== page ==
defenceWeb at 3rd Sea Power for Africa Symposium

defenceWeb is this week attending the South African Navy’s 3rd Sea Power for Africa symposium.
We will be endeavouring to bring you live coverage of the event from the Cape Town International Convention Centre.
The symposium got underway last night with a cocktail function, which was addressed by acting Secretary of Defence Tsepe Motumi, who on the occasion of International Women`s Day called for the better representation of the gender in African navies.
He also called on the assembled Navy chiefs and senior officers to consider what the challenges are facing African navies in building the capacity to discharge their constitutional obligations. 
The Navy has invited fifty African states and eighteen international navies to attend the event. Indications last night were that most have sent delegates.    
Much of the talk on the floor involved Africa`s lack of response to piracy off the east coast where an international fleet is seeking to fight the scourge. Ships from as far afield as the US, China and Russia have been on station since the third quarter of last year to reduce a surge of attacks on ships in the Gulf of Aden and adjacent waters but to date not one African country has dispatched a task force to join this effort.
The SA Navy has on a number o occasions declared itself ready and able to show the flag and has briefed Cabinet accordingly. But a source says they received a cold audience and were told not to presume to dictate foreign policy to Cabinet either directly or through the media.     
The symposium is being punted as a forum where the chiefs of African navies can discuss “matters of mutual maritime importance in order to create greater understanding, co-operation and friendship within the continent”. 
It will be the second time the SAN will be hosting this event, having hosted the inaugural edition in 2005. The 2006 edition was held in Abuja, Nigeria. Kenya and Egypt was to hold the next two rounds but, in could not. SA then volunteered to bring the event back on track.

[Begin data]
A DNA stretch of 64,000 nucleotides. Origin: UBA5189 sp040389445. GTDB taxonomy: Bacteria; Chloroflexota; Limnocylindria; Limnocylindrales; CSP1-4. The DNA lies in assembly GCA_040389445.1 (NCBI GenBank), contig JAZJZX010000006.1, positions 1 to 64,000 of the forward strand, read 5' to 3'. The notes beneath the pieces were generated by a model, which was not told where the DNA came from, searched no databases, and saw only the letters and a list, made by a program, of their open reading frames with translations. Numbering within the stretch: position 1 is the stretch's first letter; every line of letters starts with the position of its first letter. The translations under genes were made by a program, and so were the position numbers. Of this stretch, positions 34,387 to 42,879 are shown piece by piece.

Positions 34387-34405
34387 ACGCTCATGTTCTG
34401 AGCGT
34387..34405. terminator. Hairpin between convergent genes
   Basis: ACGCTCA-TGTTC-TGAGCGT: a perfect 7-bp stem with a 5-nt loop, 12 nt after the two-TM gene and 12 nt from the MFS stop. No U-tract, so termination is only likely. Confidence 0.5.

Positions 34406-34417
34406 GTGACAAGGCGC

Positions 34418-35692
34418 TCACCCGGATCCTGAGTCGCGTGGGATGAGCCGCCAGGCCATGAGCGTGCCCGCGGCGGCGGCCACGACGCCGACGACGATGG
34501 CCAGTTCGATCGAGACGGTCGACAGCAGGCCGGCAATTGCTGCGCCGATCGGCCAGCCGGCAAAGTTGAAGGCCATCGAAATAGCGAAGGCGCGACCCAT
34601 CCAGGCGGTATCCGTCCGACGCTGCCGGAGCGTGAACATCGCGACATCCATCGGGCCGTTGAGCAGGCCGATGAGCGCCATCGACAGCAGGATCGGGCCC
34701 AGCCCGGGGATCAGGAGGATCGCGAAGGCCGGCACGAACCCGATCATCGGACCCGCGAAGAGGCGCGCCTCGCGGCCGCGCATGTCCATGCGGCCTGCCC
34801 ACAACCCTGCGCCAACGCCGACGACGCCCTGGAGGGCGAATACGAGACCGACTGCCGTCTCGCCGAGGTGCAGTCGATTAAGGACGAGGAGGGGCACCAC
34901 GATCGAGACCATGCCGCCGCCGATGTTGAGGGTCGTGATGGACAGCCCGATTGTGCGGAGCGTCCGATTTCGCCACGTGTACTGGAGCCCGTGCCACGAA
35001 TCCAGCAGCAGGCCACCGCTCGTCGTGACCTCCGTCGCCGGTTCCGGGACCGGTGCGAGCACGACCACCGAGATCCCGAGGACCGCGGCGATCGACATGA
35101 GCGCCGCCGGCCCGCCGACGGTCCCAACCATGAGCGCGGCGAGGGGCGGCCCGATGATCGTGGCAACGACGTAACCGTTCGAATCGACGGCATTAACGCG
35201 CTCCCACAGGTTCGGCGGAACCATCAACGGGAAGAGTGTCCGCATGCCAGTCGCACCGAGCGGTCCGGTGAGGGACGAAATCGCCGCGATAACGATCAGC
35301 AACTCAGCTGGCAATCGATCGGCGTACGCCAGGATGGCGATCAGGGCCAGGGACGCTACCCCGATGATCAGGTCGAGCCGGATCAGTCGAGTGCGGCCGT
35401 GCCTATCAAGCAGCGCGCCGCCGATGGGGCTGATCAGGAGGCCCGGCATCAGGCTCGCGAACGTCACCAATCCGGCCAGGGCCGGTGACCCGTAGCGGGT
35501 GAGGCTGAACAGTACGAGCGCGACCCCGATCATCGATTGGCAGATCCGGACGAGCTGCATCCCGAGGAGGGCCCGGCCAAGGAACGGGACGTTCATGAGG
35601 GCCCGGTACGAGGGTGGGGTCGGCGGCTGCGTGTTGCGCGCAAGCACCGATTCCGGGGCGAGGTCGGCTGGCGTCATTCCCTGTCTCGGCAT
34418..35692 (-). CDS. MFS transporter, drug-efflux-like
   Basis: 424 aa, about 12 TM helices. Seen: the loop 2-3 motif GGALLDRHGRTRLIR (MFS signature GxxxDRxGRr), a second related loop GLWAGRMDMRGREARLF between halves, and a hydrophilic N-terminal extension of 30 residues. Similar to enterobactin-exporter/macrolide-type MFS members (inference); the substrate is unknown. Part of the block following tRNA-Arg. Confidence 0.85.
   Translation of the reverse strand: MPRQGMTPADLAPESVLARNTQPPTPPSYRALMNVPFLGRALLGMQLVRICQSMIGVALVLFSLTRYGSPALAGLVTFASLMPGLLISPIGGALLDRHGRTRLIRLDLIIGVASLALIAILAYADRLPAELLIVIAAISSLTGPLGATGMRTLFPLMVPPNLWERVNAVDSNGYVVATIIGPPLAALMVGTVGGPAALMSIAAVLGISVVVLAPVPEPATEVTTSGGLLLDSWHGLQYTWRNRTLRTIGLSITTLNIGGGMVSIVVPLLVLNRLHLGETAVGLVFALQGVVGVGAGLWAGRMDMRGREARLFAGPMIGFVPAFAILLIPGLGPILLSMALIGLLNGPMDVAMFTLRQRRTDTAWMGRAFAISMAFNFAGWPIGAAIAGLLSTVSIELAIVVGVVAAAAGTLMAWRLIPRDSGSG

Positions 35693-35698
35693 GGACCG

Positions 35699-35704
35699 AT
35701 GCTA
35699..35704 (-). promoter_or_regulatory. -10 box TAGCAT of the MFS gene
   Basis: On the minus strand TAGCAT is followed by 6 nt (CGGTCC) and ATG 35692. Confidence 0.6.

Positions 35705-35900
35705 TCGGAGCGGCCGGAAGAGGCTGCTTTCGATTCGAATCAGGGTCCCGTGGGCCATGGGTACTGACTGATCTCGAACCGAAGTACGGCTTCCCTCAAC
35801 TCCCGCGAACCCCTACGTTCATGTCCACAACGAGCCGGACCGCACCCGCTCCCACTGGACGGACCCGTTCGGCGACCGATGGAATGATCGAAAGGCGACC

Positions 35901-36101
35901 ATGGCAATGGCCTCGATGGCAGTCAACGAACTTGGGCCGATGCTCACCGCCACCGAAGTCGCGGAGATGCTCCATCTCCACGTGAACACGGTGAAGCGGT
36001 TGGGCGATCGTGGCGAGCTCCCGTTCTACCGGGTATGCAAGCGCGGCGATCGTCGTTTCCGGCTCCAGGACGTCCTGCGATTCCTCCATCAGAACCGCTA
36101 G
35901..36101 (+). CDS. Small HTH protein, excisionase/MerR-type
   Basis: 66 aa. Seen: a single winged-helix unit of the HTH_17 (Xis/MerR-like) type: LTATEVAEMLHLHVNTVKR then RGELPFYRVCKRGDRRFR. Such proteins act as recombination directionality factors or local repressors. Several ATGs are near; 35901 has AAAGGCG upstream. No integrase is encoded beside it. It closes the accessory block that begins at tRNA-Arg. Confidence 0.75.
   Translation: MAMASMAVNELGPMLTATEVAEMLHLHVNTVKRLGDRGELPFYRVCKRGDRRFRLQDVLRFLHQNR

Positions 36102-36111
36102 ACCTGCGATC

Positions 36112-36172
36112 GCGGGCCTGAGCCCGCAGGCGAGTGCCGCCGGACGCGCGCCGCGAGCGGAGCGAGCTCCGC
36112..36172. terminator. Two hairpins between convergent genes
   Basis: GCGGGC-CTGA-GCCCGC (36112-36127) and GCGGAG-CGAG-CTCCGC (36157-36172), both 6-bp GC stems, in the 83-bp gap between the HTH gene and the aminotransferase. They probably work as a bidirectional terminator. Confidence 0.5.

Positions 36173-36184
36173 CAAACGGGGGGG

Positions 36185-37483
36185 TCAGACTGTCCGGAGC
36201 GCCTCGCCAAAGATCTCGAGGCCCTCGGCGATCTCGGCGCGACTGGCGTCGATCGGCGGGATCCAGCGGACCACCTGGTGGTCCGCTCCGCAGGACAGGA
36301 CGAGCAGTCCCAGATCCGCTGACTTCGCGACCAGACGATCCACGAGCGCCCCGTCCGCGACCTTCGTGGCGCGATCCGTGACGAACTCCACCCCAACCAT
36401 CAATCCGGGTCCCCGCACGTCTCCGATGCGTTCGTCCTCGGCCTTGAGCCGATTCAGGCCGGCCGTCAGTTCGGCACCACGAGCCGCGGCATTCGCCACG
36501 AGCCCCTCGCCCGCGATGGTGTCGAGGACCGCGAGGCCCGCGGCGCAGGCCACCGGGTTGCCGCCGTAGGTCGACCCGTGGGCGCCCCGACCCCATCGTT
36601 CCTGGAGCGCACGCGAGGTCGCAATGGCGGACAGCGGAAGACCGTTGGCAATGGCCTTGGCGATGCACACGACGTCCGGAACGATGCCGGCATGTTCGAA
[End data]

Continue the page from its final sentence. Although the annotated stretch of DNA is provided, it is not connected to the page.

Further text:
This morning will start with an opening address by defence minister Charles Nqakula. After some administrative points the first session is scheduled to start at noon with a paper on “emerging threats to maritime security”, to be followed by another on the legal issues arising from these.
In the late afternoon, the symposium will hear ideas on “cost effective collaboration” with emphasis on the regional acquisition of vessels designed to undertake the whole spectrum of exclusive economic zone (EEZ) protection duties.
A number of shipyards and naval systems vendors are on hand to promote their solutions for this very problem.
The SA Navy is currently in the early stages of an acquisition programme for three inshore and three offshore patrol vessels (Project Biro) to replace a number of older ships and boats employed in this role. It is keen that other African navies join it in buying these vessels.        
Previous reports have indicated a 90m OPV costs some R400 million and a 50m IPV about R250 million, depending on electronics and weapons fit. 
The final paper of the day will speak to the “planned end state” of enhanced regional maritime cooperation.
Tomorrow`s programme is slated to start with a feedback session by US Admiral M Fitzgerald on “maritime progress within their areas of interest”. He expected to brief delegates on the operations of the US 5th Fleet`s Combined Task Force 151 tasked with fighting piracy.     
Next, delegates will hear that to “patrol is to control” and engage in a discussion on the systems required to ensure situational awareness in African EEZs. This will be followed by a paper on regional military training collaboration. The afternoon will be spent at sea where the SA Navy will impress delegates with its prowess.
The focus will Wednesday turn to hydrography, which is seen as a stepping stone to effective EEZ management. This indeed is the topic of the next paper, after which the SA Maritime Safety Authority and speakers from France, Germany, Russia and Sao Tome e Principe will provide “feedback on maritime progress” in their respective areas. After this the conference will wrap up with a set of resolutions and closing remarks by SA Navy chief Vice Admiral Johannes Mudimu.